• QA 107
    Are there standard particle sizes for different types of ground coffee such as regular, drip or fine grind?
    I would like to know if there is a standard particle size for what we describe in New Zealand as plunger grind, filter grind and espresso grind. I am trying to work out if terms like regular, drip or fine grind are directly related with these and thought that comparing particle sizes would provide the answer.
    Asked by:
    Roaster - New Zealand

    Briefly, no. Individual roasters grind according to their own preference but the particle sizes of the various standard descriptions of ground coffee usually fall in the same range. 

    In a November 2005 article in Tea & Coffee Magazine*, Daniel Ephraim (www.mpechicago.com) compared different  'grinds' as follows, taking as a basis the number of particles obtained from one coffee bean:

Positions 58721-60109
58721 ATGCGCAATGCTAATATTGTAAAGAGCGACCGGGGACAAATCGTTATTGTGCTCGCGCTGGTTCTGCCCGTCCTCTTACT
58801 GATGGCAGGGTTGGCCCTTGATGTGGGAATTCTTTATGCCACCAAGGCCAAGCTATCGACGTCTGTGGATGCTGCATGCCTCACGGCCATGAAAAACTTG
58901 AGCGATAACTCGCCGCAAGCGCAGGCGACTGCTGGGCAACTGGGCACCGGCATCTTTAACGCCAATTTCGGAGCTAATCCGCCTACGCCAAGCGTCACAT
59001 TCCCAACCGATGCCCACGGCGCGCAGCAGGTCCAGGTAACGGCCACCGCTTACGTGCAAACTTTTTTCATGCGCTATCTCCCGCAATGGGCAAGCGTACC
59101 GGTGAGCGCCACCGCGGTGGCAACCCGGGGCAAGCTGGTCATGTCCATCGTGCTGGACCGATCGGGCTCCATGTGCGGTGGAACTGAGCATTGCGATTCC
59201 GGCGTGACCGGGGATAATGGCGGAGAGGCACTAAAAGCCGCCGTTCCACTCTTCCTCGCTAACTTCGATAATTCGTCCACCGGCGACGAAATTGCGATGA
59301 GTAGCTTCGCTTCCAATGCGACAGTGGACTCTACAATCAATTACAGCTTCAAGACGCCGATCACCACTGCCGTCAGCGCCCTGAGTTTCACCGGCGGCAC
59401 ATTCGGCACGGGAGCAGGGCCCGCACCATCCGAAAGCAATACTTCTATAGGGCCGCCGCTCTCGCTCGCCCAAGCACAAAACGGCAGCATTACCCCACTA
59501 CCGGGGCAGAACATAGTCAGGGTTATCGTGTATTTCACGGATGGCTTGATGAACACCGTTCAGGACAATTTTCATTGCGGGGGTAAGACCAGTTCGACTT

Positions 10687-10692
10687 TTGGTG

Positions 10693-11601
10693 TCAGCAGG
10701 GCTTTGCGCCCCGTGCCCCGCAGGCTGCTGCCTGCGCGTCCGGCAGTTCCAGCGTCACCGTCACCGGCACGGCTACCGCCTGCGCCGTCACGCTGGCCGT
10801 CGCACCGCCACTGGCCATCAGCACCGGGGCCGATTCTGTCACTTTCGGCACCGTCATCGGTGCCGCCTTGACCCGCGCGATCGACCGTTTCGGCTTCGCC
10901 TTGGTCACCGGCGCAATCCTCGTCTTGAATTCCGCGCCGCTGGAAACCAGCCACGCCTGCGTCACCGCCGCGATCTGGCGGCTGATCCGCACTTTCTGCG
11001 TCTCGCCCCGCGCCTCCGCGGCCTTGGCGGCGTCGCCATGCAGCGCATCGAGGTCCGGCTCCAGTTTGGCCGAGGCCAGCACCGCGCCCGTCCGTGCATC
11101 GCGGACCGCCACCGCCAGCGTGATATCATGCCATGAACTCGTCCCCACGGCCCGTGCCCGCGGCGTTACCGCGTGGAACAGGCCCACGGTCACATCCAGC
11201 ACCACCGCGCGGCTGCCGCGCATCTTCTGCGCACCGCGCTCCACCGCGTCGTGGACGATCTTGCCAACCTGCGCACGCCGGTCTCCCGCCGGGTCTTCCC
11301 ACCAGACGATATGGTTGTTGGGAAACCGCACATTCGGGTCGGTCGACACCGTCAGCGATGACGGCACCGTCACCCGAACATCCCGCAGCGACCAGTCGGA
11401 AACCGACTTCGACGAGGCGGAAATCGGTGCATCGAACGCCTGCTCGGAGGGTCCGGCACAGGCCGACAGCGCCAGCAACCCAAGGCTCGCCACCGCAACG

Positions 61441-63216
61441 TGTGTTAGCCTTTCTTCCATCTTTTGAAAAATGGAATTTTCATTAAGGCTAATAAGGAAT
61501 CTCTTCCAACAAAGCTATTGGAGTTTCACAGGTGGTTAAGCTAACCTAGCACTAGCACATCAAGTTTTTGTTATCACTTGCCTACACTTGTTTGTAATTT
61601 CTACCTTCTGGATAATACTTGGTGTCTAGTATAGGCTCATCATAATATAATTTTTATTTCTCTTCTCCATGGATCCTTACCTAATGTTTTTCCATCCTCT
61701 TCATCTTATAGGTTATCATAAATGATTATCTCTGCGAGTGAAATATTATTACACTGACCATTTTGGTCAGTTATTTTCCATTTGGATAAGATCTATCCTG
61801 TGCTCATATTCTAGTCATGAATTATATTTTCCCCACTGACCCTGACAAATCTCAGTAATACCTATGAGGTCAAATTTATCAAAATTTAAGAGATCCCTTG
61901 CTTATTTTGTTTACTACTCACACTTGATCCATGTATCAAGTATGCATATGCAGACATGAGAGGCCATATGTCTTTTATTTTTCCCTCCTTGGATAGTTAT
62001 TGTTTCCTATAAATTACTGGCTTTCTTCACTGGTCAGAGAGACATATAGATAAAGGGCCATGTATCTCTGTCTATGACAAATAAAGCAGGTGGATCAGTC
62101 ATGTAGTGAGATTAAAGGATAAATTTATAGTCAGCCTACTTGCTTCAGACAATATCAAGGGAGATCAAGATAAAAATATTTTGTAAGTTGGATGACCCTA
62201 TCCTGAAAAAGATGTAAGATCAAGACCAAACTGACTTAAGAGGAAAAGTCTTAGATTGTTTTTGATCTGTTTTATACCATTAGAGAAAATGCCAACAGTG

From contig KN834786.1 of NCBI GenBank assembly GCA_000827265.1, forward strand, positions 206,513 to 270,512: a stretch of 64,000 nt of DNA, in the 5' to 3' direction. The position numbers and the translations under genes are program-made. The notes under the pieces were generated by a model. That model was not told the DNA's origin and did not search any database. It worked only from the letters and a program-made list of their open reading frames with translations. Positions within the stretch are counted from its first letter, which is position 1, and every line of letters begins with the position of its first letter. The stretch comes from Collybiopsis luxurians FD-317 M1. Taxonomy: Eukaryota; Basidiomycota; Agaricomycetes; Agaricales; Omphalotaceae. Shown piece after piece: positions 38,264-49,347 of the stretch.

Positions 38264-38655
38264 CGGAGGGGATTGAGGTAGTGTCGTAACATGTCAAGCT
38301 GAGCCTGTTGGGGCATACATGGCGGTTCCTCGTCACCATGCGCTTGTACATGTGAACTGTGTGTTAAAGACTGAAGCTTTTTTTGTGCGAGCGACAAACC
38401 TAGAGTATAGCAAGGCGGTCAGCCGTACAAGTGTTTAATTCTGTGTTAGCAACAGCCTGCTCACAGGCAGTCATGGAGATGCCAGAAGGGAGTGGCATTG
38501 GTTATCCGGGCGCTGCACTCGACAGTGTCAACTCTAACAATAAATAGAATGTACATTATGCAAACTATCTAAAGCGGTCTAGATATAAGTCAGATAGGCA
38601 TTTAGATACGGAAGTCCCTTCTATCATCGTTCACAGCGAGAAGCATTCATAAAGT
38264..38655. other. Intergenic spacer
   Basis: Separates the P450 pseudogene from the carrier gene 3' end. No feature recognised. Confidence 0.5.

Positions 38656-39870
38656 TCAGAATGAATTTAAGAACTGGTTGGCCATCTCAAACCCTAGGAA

French Press (plunger pot) or coarse grind: 
    100 -    300 particles
    Drip or filter grind:    
    500 -    800 particles
    Vending, filter or fine grind:          
    1,000 - 3,000 particles
    Espresso grind: 3,500 particles
    Turkish grind            15,000 - 35,000 particles 

    On the other hand, at www.mpechicago.com/coffee you can also download a chart comparing historic and current ground coffee specifications for US and European preparation, by number of particles per gram and by size in microns. The same site also offers a particle size conversion chart.
    In an April 2006 article in Roast Magazine - www.roastmagazine.com , Terry Davis (www.ambexroasters.com) describes how modern bimodal grinding allows an operator to select two grind particle sizes in desired mix percentages and combine the grinds for a consistent final product. Once the required percentages and particle sizes are established, bimodal grinders allow one to program the equipment accordingly.

    Other information sources you could consult include www.dittingswiss.com; www.mahlkoenig.de and www.isomac.it.

    * More also in June 2006 -  www.teaandcoffee.net

    Posted 31 July 2006

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